Dexter – Season 5
This review considers that you have seen Season 4, as it deals with clear storytelling points that may spoil your viewing pleasure of the fourth season.
The fifth season of our favorite serial killer Dexter picks up right after the death of Rita at the hands of the Trinity Killer (played almost flawlessly by a really creepy John Lithgow). However, as we know, Dexter has already offed Trinity, while the police and FBI are looking for him. In the meantime, Quinn (Desmond Harrington) suspects Dexter had something to do with Rita’s murder, and hires crooked detective Liddy (Peter Weller, total beat-up Robocop) to check up on him.
Quick-mouthed Liddy, hungry for getting on the “gracious” side of the police force again, will really make it tricky for Dexter, whose inner dark passenger will lead him to Lumen (Julia Stiles), a victim with a newly dark passenger born out of revenge.
Despite how relatively easy Dexter seems to have moved on after Rita’s death, the series seems to have had quite a subtle change. The biggest one seems to deal with Debra (Jennifer Carpenter), who after many years of seeing things black and white, wrong or right, is finally beginning to see the gray areas, which will hopefully lead her to accept Dexter and his dark passenger.
On the other hand, Dexter was able to create a somewhat emotional connection with someone. Lumen saw all of Dexter like no one was able to after Harry’s death, and it gave something to him. Their psychologically messed up romantic relationship was rather… tender. We got so see Dexter like we’ve never seen him before — less than perfect, and making rash decisions.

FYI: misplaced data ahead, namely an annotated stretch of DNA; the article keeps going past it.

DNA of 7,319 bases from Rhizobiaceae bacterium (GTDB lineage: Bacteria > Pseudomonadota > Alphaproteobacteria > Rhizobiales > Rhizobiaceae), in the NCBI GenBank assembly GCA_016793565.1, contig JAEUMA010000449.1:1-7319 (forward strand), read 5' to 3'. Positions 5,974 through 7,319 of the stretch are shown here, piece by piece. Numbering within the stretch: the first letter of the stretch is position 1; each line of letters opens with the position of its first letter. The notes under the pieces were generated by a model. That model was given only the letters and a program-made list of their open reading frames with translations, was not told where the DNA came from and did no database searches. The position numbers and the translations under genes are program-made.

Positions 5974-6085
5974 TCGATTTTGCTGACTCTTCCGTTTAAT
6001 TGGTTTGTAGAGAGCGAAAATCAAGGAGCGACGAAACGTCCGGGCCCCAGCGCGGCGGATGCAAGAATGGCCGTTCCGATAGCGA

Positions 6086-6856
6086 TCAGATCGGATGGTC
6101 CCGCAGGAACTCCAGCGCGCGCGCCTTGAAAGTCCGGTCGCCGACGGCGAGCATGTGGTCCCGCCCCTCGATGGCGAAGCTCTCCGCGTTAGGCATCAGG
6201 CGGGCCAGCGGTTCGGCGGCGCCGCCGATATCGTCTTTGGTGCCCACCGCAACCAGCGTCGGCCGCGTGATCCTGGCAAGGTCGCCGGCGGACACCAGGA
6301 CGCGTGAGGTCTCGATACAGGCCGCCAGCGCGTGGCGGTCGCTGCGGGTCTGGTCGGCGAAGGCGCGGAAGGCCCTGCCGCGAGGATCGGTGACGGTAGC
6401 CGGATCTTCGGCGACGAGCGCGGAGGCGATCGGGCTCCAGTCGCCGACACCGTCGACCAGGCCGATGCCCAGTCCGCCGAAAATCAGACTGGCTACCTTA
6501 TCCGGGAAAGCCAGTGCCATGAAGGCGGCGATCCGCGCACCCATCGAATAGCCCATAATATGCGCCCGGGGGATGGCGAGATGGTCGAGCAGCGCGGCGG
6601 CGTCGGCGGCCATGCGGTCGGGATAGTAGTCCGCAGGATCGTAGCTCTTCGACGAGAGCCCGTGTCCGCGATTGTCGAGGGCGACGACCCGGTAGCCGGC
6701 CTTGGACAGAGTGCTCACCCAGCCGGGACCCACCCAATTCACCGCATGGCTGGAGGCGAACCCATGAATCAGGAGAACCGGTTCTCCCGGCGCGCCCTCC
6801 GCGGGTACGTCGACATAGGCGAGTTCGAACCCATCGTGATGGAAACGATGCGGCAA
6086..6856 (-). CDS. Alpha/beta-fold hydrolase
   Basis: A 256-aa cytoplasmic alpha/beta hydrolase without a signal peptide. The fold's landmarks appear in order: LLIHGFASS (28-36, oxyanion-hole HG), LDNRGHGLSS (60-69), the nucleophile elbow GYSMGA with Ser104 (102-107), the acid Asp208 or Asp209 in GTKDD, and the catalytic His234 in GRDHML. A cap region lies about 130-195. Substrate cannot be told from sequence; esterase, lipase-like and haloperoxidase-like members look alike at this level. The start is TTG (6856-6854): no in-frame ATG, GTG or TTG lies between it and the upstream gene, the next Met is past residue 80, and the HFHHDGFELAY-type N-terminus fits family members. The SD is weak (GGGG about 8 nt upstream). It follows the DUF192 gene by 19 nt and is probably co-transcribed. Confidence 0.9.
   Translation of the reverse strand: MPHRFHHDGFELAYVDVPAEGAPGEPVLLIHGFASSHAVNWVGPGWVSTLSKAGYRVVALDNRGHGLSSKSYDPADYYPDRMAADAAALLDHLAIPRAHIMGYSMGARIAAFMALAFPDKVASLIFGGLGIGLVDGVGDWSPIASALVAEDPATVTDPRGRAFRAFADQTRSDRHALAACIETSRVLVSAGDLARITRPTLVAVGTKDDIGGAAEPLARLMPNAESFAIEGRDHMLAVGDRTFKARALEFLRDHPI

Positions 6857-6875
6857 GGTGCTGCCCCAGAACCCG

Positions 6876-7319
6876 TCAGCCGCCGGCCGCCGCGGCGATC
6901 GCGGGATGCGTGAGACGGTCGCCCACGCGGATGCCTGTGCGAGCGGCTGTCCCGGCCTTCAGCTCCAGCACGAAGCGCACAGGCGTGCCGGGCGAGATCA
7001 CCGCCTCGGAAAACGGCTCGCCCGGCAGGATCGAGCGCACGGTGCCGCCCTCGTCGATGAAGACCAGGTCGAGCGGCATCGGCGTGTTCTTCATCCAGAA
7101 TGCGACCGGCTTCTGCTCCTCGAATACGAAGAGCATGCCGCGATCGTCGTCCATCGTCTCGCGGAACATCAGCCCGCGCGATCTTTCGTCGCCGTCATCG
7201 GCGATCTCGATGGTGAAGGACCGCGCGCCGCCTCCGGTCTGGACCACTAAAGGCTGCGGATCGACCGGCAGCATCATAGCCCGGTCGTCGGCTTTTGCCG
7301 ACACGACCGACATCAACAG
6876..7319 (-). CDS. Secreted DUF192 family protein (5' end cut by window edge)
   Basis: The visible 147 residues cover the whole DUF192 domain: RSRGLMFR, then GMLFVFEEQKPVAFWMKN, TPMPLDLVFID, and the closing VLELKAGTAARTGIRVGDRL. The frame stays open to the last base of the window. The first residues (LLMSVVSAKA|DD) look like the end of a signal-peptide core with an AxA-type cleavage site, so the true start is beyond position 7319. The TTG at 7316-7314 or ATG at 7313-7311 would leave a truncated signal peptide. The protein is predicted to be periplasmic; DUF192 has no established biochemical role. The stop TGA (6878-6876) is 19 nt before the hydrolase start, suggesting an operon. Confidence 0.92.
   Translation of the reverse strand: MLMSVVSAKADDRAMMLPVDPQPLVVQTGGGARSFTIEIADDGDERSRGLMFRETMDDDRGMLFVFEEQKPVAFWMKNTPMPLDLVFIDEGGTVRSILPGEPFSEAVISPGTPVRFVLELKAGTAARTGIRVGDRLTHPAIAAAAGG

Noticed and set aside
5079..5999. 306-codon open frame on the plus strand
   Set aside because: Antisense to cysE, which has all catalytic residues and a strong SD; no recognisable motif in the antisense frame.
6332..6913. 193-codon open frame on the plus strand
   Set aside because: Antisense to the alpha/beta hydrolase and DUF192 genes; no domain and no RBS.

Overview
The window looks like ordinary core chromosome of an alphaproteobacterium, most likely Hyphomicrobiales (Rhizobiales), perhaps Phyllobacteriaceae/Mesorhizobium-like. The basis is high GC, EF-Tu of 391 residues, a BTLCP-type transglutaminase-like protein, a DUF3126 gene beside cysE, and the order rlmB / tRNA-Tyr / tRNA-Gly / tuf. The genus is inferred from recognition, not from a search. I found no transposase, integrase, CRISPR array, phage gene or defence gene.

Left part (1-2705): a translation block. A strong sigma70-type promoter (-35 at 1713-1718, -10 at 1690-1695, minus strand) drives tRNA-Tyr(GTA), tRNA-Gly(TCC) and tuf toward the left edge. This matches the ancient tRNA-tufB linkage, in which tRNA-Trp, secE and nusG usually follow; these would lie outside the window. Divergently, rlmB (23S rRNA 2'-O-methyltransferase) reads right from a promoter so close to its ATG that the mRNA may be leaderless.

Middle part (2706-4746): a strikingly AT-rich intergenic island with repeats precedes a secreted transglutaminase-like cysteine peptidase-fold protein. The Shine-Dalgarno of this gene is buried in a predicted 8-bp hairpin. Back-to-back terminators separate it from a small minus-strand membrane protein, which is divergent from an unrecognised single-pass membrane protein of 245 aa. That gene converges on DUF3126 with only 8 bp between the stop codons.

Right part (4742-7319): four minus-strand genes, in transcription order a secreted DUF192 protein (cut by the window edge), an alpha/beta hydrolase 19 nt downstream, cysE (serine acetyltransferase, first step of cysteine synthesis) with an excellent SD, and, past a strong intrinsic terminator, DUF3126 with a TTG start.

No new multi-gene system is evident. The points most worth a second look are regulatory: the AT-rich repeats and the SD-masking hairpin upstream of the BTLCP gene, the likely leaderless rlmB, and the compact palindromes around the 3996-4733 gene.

Having said that, despite the more than chilling introduction of a group of sadist rapists that kidnapped blond women and tortured them until they finally killed them to get rid of the evidence, they sort of fell flat. We didn’t get to know as much as we would’ve liked to know about Jordan Chase (played convincingly by Johny Lee Miller) and his “minions”.
We also felt kind of cheated by Debra choosing not to see who was behind the plastic cover to finally discover Dexter, as we felt all the season was building up to that moment. But it leaves it for the upcoming season.
Overall, Season 5 wasn’t at the level of the masterful Season 1, which was cleverly linked to Season 4, but it wasn’t as bland as Season 3. We sure hope that the production knows when to end the series, to not make it overlong or tedious. Let it go out with a bang. Hint: Finish it next season, and we’ll buy the whole show.